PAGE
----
I basically agree with you. However, setting aside the risk of Ally changing the withdrawal terms, I wouldn't say the CD has no term risk. This is getting into the weeds, but exercising the CD early withdrawal option isn't cost-free. If you break the CD earlier than 2 years, the penalty will consume more of your interest earnings.

We could probably use the CD early withdrawal details and do some math to compute an effective duration on the CD. My guess is that the resulting 'equivalent' duration would be something like 1.5 years instead of 2 years. Of course, maybe I'm wrong and it's actually something like .5 years. Whatever it is, it would allow a cleaner comparison to the bond fund.

Anyone up for doing a funky duration calculation that incorporates the cost of the early withdrawal optionality? I don't have time to do it right now, but there's gotta be a way to quantify this.

Jim

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Re: Vanguard Short-Term Bond Index Fund Investor Shares vs.

Post by hsv_climber » Sun Jan 29, 2012 11:28 am

rec7 wrote:Better as in better return at the end of two years.
rec7 wrote:Well I don't need the money in two years but which to you think would do better?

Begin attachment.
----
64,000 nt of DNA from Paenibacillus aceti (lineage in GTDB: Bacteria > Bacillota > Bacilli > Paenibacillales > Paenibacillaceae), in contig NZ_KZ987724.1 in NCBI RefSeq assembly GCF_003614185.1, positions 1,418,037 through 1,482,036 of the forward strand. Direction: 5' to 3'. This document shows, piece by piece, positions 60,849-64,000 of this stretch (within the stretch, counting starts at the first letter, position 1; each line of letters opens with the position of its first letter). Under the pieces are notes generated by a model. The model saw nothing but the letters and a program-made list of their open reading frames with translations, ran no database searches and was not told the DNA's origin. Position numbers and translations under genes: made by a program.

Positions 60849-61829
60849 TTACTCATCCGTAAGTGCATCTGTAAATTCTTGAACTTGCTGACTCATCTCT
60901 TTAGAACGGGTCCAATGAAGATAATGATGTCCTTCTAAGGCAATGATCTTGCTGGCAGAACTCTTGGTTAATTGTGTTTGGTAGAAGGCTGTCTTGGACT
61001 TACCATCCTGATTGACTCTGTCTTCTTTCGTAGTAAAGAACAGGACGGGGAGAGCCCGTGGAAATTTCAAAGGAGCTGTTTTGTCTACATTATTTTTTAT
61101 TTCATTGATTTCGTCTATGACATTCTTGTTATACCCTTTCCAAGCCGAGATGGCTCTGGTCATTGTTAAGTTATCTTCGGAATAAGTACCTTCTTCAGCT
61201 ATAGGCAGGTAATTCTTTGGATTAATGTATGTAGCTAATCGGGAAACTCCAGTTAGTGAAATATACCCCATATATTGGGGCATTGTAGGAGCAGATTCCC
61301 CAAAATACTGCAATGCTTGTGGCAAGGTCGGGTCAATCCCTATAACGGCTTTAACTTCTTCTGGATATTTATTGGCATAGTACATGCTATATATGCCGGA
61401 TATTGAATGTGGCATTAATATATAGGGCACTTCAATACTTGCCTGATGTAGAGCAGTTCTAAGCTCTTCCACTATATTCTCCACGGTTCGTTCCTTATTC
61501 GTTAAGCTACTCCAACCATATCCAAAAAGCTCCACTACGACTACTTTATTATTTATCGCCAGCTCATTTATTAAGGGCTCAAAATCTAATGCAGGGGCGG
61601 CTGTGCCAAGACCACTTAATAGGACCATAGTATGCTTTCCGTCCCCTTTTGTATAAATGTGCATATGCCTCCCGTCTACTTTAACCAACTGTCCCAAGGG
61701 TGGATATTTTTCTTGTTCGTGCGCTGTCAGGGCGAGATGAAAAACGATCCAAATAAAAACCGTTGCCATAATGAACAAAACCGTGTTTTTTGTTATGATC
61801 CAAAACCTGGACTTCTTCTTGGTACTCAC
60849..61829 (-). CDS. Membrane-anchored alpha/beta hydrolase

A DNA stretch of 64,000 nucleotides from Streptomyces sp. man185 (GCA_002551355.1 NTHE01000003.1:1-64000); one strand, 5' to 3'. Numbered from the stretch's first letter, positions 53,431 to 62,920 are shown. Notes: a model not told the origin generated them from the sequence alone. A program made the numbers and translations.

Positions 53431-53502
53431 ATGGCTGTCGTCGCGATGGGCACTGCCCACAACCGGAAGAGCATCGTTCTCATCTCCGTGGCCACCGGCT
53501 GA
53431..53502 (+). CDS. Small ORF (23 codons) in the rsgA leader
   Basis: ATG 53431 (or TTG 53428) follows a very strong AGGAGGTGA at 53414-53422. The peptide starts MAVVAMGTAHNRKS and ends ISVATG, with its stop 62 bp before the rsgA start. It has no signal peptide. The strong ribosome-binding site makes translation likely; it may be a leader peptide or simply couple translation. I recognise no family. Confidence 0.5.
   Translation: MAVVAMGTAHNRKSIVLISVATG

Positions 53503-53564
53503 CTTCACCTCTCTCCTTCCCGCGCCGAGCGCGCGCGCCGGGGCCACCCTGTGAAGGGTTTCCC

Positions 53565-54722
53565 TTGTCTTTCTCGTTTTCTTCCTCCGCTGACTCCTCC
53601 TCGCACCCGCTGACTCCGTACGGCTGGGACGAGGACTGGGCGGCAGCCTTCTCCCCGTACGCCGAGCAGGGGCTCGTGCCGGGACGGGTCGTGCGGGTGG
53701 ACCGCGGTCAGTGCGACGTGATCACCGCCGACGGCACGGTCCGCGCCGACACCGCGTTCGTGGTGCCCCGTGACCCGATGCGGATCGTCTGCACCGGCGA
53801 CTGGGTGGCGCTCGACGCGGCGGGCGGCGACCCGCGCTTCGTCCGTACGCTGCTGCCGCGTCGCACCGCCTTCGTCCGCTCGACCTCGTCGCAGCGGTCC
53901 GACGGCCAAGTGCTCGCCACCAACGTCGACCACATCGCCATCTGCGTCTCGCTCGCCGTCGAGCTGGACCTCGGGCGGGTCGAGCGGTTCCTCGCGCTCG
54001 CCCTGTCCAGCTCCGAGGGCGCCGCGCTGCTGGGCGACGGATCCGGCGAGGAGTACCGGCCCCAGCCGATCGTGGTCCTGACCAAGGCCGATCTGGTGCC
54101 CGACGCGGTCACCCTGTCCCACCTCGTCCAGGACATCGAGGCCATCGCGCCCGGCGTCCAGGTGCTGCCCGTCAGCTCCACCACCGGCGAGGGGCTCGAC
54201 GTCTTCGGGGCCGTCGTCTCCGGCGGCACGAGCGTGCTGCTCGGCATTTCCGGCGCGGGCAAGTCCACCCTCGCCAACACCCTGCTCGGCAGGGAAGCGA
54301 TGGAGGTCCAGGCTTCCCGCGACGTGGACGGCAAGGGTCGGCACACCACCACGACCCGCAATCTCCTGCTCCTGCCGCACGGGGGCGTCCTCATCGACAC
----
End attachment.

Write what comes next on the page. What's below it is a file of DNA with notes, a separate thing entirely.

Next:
These are 2 contradictory statements. With anything outside of CDs & FDIC insured accounts, you are taking risk, which might or might not show up on a specific date. It is pointless to discuss what return will ST bond funds have in exactly 2 years, since none of us has a crystal ball to predict the future. Looking at the current fund yield is not a good indicator of anything, since it does not take into account the rate of defaults and changes in the interest rates.
I know one thing for sure with ST bond funds - while you can make more money than a 2 year CD, there is also a chance that in exactly 2 years you might have less money than you have put into the fund. For example - take a look at the ST inv. grade fund performance in 2008.
So, it is up to you to decide.

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Re: Vanguard Short-Term Bond Index Fund Investor Shares vs.

Post by Kevin M » Sun Jan 29, 2012 6:35 pm